by Wayne (Tony) Mabes
Blue Ridge, Texas, USA
As a youngster, I lived in the Appalachian Mountains of West Virginia and attended the local elementary school. Money was scarce in my family, mainly because my father had been disabled in a coal mine cave-in. Christmas was a particularly painful time for us. My parents agonized about how they could give us kids gifts for Christmas. Of course, participating in the tradition of drawing names in school to exchange gifts with other children was not a possibility. For me, there were no talks with friends about who got whose name and “what were you gonna get” for that kid. I felt so left out.
But the most painful part came on the day when the long-awaited gifts were brought to school for exchange and I had none to give — and I knew that I alone would not receive a gift. I knew, as well as an eight-year-old kid could know, this was just another thing I missed out on because my family was poor. The party started and the opening of gifts was the first order of business. Our teacher picked up the first gift and read my name! I was so excited!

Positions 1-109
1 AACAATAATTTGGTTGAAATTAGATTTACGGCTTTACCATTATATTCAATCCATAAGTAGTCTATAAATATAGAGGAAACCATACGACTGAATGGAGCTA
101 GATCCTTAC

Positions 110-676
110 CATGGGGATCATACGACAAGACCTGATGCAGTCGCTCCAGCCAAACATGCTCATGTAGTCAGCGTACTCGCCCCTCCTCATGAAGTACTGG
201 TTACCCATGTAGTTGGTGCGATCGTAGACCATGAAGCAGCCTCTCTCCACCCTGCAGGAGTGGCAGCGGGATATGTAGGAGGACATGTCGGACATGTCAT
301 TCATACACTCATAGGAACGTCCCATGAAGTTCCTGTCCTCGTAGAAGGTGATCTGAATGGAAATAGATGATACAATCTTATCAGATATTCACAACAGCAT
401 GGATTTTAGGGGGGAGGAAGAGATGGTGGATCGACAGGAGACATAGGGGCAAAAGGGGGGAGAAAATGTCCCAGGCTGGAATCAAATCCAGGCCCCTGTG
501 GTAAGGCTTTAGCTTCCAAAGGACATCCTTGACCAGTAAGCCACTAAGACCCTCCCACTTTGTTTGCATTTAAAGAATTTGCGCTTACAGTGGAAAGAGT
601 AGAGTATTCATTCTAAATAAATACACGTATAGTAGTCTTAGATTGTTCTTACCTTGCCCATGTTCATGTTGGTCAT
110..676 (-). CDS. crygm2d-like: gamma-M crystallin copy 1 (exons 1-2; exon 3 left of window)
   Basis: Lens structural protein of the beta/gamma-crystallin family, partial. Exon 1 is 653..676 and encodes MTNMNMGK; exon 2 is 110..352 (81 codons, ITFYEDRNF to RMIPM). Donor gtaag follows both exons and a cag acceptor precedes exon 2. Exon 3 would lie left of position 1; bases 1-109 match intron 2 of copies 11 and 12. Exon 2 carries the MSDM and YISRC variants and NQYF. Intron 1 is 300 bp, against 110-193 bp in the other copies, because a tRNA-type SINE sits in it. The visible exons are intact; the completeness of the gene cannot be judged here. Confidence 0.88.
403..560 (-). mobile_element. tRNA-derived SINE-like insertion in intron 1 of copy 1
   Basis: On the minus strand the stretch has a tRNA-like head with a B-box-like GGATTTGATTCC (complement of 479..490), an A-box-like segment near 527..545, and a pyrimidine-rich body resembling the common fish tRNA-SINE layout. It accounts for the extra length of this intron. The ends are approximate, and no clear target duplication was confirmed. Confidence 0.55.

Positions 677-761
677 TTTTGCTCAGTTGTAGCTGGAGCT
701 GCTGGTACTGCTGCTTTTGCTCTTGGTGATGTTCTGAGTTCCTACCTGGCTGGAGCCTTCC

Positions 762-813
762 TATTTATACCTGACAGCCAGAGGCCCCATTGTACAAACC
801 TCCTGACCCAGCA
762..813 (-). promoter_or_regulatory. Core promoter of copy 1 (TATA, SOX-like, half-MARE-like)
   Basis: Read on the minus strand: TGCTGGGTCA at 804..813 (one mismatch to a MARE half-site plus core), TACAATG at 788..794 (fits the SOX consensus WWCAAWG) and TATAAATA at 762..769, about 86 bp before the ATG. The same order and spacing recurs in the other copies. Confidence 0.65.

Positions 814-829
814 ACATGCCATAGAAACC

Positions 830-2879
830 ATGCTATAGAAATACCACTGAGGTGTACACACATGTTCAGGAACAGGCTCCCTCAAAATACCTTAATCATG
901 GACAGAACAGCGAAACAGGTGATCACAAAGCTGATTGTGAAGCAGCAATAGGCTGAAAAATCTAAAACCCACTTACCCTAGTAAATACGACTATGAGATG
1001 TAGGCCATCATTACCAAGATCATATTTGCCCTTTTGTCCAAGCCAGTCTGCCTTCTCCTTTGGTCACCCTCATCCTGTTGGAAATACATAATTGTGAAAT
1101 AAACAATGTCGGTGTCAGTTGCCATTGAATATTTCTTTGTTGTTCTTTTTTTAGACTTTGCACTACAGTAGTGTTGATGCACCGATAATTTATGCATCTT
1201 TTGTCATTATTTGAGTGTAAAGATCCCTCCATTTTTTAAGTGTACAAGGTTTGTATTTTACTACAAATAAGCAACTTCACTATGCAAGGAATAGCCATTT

This happened three more times during my elementary years. Years later, I found that the gifts had come from Mrs. Lilly, the mother of Griffin, one of my classmates. And I was not the only child to whom she had given gifts.
I now live far away from the hills of West Virginia and far from the poverty I suffered as a child. Her kindness and generosity made a deep impression on me, and I try often to recognize other people’s needs as she did and to help them as well. And in 1997, while visiting family “back home,” I stopped by and thanked Mrs. Lilly personally. But now, I’d like to let the whole world know that “there’s gold in them thar hills.” It is Griffin Lilly’s mother.
Available in The Best of HeroicStories, Volume 1.